Phil Johnson has left the village club he grew up at, Elstow, to join a team from the other side of the cricketing tracks – Bedford Pakistanis. In his first update, he discovers that while his new team-mates are delighted to welcome him, they have a rather different ideas about his forward defensive.
There are few more quintessentially English ideals than the white middle class gentleman living in his picturesque rural shire and representing his village cricket XI.
Loosely, I fit that bill. Yet fewer than five miles away from me is urban, multi-national, modern Britain. Queens Park in Bedford is the most multi-cultural square mile in Britain.
My journey this summer will explore these neighbouring worlds through the medium I understand best – cricket. For one season only, I have abandoned my loyal, local village club to join the ranks of Bedford Pakistanis, an under-resourced team playing solely on park pitches in the heart of Queens Park.
Bedford’s recent boom in British Asian cricket has coincided with the decline of the white town-based cricketer, most of who have migrated to village teams beyond the boundaries of the town’s cricketing melting pot. I am moving in the opposite direction in an effort to understand how this segregation came about.
The contrast is best seen when these two sides of cricketing society meet on the field. There was always added spice when my village side played an exclusively Asian team. Whether that came from the fear that their number 10 would smash 50 from 20 balls, or from the subconscious paranoia that comes from playing surrounded by a foreign language, those matches always had something bubbling away under the surface.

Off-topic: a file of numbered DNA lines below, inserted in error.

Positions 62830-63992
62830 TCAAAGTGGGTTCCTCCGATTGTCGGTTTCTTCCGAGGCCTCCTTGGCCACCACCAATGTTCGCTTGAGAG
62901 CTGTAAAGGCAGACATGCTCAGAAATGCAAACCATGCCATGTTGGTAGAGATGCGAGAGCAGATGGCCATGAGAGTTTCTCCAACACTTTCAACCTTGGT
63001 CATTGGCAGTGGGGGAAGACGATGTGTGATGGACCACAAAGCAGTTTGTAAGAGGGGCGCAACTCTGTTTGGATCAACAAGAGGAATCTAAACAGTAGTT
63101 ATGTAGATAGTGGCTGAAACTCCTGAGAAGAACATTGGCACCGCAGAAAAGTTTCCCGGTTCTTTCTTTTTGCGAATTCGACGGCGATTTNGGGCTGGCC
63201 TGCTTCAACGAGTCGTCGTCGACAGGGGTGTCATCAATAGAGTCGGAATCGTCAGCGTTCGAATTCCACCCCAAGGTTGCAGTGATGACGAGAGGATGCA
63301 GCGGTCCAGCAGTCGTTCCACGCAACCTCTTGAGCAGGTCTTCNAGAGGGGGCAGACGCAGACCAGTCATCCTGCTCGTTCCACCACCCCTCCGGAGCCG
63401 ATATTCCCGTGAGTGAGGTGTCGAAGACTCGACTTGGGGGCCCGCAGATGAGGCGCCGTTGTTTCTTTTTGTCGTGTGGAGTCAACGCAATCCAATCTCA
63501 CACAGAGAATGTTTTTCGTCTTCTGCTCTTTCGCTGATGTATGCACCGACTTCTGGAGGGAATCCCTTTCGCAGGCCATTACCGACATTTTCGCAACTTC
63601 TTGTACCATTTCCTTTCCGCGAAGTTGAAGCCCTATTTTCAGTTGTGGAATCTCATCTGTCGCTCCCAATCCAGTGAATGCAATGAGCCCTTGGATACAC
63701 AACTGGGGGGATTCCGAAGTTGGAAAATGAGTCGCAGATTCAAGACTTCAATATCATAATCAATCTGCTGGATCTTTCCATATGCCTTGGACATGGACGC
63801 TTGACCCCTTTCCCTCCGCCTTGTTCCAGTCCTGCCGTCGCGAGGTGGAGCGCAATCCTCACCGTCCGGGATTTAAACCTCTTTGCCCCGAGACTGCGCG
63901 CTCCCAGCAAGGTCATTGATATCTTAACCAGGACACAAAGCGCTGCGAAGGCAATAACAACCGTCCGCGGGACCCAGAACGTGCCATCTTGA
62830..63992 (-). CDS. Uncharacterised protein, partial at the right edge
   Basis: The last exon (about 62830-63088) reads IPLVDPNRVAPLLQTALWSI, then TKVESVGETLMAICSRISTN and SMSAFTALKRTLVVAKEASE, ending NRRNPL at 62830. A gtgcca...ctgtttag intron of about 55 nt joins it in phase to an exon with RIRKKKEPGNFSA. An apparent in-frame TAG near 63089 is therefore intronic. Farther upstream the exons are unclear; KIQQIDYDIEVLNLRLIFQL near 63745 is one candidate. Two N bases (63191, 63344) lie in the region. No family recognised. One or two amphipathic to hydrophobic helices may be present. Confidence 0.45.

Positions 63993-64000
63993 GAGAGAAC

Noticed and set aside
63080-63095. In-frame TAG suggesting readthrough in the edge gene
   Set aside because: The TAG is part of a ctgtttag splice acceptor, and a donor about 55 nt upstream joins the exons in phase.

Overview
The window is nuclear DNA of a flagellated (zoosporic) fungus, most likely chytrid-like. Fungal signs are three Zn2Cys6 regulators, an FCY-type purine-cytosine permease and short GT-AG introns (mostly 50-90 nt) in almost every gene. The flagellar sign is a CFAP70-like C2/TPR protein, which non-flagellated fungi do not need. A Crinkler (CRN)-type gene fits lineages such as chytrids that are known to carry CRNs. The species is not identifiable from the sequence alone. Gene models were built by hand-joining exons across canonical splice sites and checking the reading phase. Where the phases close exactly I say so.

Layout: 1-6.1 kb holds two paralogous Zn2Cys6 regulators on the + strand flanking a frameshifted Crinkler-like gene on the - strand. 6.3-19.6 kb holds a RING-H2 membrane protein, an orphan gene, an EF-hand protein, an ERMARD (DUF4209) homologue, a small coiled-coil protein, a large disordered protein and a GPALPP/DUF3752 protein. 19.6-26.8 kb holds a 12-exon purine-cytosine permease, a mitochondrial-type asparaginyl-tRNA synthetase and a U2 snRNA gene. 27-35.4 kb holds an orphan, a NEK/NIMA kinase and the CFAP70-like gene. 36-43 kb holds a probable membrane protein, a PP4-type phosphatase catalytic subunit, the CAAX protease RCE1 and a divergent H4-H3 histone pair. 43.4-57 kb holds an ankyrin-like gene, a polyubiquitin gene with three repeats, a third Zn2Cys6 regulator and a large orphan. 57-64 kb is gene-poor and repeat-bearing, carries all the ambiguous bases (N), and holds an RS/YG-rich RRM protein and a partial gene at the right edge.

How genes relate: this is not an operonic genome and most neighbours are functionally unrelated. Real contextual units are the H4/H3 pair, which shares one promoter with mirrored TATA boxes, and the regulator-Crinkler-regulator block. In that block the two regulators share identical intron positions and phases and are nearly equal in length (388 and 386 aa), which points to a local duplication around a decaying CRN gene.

It was a wrench to part ways with my club, Elstow CC, where I have spent my entire cricketing life and now hold the post of head coach. But I’d made my decision and needed only the nod of approval from the Pakistanis themselves, most of them second generation immigrants, British born and bred with homeland heritage. They support England in football but – most definitely – Pakistan in cricket.
Having worked with two of the players, my suggestion was greeted with a roar of approval. “Yeah buddy!” said one “You’ll be our token gora [white man]!” So, met with that sort of approval, I figured it would be crucial to get a good few visits to pre-season nets under my belt and earn myself a valid place in my adopted team. That was until I learned that there were no pre-season nets.
Tail between my legs, I waded sheepishly into Elstow’s winter training sessions with a small handful of the Pakistani lads in tow. Despite having abandoned my old team, the Elstow boys were pleased to see us, and at least I had a chance to net with a couple of my new team-mates.
It didn’t take long to see that my circumspect, defence-minded batting is a complete contrast to their uncompromisingly aggressive approach. In fact, a nervous laugh was shared as we realised how alien this year’s cricket would be. It was even decided there and then that an opening berth would best suit me (almost certainly to ensure the defensive batting vacated itself as soon as possible).
I will be under extra pressure this season, both as the new boy and a conspicuously different member of the team. In return I expect a season of hard-fought, passionate, Pakistani-flavoured, in-your-face cricket.